Key ESG Takeaways: World Economic Forum’s Special Meeting

What were the key ESG and energy takeaways from the Special Meeting at the World Economic Forum in Saudi Arabia?

Inclusive growth, global collaboration and energy for development were the three core themes of the World Economic Forum's Special Meeting.  More than 1000 global leaders and experts came together to address some of the most pressing global issues, including highlights involving sustainability policy and green energy transition.

The importance of prioritising people

A key ESG takeaway from the special meeting was the value of putting people at the heart of decisions and sustainable strategy.  

“Inclusive growth is not just a lofty ideal, it is a categorical imperative,” said Faisal Alibrahim, Minister of Economy and Planning of Saudi Arabia, steering the importance of a global economy that works for all. “This means investing in people, in their skills, in their education, and in their well-being.”

"With the geopolitical and socio-technological churn underway today, companies are being asked to fill the void on social and other issues that policy has not dealt with", said Peter Orszag, Chief Executive Officer of Lazard. He called for better policy-making to deal with the social challenges and economic twists of the energy transition. “It is going to be expensive and it is going to be hard,” he added.

Special Meeting on Global Collaboration, Growth and Energy for Development (Credit: World Economic Forum/Deepu Das)

Building partnerships globally 

Global collaboration was a key theme of the meeting, including how to building a more resilient global economy and sustainable energy transition.

HRH Prince Mohammed bin Salman bin Abdulaziz, Prime Minister of Saudi Arabia, spoke of how the Kingdom is committed to acting as a stabilising force in the region, and how cohesion and cooperation with partners is important in achieving security and prosperity.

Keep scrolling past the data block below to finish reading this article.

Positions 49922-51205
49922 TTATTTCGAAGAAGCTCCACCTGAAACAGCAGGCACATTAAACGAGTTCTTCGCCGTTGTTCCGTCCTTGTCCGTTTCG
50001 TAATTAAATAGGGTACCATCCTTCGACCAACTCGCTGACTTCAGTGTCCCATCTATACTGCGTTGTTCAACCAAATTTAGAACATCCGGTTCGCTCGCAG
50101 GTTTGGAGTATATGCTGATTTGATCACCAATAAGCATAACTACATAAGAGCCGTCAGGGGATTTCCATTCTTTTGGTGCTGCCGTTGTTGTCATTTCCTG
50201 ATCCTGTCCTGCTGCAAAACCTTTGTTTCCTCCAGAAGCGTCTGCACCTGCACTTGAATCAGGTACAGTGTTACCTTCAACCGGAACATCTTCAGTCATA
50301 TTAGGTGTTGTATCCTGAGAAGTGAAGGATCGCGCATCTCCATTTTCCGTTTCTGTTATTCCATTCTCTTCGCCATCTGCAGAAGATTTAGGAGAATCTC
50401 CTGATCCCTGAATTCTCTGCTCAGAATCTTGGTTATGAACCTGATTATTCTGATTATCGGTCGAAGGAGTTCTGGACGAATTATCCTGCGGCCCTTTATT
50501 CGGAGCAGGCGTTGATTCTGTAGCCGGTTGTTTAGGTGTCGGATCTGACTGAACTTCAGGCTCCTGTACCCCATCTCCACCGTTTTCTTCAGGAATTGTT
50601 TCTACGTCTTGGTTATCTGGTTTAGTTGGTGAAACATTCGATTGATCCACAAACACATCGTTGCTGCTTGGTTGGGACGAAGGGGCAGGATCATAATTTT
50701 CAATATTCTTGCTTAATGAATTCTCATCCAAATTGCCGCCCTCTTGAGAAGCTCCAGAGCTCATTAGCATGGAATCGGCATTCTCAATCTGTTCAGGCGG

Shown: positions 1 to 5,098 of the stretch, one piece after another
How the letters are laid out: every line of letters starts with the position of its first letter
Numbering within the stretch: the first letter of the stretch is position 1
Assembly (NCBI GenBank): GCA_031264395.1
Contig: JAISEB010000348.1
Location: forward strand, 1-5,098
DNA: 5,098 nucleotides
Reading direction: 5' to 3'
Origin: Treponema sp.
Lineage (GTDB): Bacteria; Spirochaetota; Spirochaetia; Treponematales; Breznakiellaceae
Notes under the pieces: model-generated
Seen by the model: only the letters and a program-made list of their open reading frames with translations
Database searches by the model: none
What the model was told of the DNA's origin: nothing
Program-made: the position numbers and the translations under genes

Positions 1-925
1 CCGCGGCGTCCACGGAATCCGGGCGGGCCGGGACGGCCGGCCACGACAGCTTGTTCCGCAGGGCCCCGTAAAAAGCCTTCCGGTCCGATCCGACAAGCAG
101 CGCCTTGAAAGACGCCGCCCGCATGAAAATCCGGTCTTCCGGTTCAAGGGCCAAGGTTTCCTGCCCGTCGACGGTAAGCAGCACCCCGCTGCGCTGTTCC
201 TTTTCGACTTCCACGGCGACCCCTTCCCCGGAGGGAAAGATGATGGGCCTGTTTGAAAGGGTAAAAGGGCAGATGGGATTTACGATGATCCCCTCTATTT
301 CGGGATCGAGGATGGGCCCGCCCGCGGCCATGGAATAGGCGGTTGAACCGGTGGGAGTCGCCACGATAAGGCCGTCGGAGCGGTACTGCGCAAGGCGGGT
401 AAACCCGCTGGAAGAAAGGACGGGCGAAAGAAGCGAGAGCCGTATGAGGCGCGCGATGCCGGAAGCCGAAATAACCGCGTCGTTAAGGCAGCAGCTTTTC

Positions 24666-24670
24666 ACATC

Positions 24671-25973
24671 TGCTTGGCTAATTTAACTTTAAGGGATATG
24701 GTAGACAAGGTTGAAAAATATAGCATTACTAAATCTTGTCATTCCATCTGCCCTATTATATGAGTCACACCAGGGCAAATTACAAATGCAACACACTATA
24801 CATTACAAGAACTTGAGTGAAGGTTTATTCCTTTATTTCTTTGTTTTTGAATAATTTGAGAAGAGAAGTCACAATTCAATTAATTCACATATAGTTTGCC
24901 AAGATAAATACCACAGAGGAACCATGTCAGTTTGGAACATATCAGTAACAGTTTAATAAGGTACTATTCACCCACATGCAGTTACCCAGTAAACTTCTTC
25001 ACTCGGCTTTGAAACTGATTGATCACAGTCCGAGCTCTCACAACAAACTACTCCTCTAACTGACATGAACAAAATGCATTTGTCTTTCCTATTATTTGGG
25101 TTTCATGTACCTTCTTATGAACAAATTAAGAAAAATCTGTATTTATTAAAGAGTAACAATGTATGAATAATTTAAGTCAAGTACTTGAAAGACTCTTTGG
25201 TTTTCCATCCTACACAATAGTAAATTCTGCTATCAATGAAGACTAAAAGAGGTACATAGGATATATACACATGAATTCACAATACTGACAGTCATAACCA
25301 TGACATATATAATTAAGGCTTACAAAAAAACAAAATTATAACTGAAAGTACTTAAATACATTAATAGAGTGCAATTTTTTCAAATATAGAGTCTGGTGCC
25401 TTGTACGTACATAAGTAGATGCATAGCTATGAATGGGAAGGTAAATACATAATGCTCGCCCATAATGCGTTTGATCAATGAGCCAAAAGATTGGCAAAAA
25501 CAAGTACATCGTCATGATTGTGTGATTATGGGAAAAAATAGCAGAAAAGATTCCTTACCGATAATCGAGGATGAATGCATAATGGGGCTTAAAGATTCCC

Antony Blinken, US Secretary of State, said that “revitalising, reimagining, and reinvigorating alliances and partnerships around the world” would be the only way out of this period of polycrisis.

The potential of AI was also raised as a potential ‘equaliser’ for the potential of developing nations.  Paula Ingabire, Rwanda's Minister of Information Communication Technology and Innovation said "we don't have legacy infrastructure and systems, so if we're able to be very laser-focused on how we deploy AI solutions for the societal problems we're trying to solve for, then one, we gain the benefits, but we're also able to leapfrog when it comes to technological development."

Positive signs for renewable energy

The progression of energy transition was raised in discussions, with reference to a record year for renewable energy in the European Union which is providing more sustainable energy security and is helping stabilise energy prices.  

Saudi Arabia's Minister of Industry and Mineral Resources, Bandar Alkhorayef, explained the country is seeing "more and more solutions that can reduce energy" and that technology adoption will further assist people.

Global North and South 

The expanding fracture between developed nations and those being left behind was a recurring theme, being described as a 'geopolitical recession' and 'global fracture'.

Kristalina Georgieva, Managing Director of the International Monetary Fund said "divergence within country blocks and across country blocks and within countries is deepening".

"Low-income countries are falling dramatically behind. I want to give you a number, US$3.3tn. This is how much the world lost because of the pandemic. In this loss, disproportionately the low-income countries are most severely impacted."


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